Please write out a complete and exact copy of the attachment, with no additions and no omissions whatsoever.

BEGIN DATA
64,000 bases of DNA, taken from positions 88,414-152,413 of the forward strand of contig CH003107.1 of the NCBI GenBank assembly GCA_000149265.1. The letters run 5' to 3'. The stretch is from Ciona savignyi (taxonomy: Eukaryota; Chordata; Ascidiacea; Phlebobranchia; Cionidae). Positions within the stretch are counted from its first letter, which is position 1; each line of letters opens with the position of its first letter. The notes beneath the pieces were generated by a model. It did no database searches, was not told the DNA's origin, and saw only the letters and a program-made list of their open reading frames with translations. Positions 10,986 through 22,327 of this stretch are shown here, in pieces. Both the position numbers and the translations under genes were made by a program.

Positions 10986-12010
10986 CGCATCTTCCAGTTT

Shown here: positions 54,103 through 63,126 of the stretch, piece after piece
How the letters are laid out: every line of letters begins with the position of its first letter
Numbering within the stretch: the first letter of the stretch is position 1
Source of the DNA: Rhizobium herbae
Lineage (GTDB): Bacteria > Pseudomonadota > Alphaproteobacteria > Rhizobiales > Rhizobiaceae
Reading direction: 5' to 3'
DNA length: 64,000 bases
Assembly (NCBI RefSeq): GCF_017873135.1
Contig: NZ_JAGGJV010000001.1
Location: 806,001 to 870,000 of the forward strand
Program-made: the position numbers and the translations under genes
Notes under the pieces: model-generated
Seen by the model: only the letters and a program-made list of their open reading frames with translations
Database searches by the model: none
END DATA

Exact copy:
64,000 bases of DNA, taken from positions 88,414-152,413 of the forward strand of contig CH003107.1 of the NCBI GenBank assembly GCA_000149265.1. The letters run 5' to 3'. The stretch is from Ciona savignyi (taxonomy: Eukaryota; Chordata; Ascidiacea; Phlebobranchia; Cionidae). Positions within the stretch are counted from its first letter, which is position 1; each line of letters opens with the position of its first letter. The notes beneath the pieces were generated by a model. It did no database searches, was not told the DNA's origin, and saw only the letters and a program-made list of their open reading frames with translations. Positions 10,986 through 22,327 of this stretch are shown here, in pieces. Both the position numbers and the translations under genes were made by a program.

Positions 10986-12010
10986 CGCATCTTCCAGTTT

Shown here: positions 54,103 through 63,126 of the stretch, piece after piece
How the letters are laid out: every line of letters begins with the position of its first letter
Numbering within the stretch: the first letter of the stretch is position 1
Source of the DNA: Rhizobium herbae
Lineage (GTDB): Bacteria > Pseudomonadota > Alphaproteobacteria > Rhizobiales > Rhizobiaceae
Reading direction: 5' to 3'
DNA length: 64,000 bases
Assembly (NCBI RefSeq): GCF_017873135.1
Contig: NZ_JAGGJV010000001.1
Location: 806,001 to 870,000 of the forward strand
Program-made: the position numbers and the translations under genes
Notes under the pieces: model-generated
Seen by the model: only the letters and a program-made list of their open reading frames with translations
Database searches by the model: none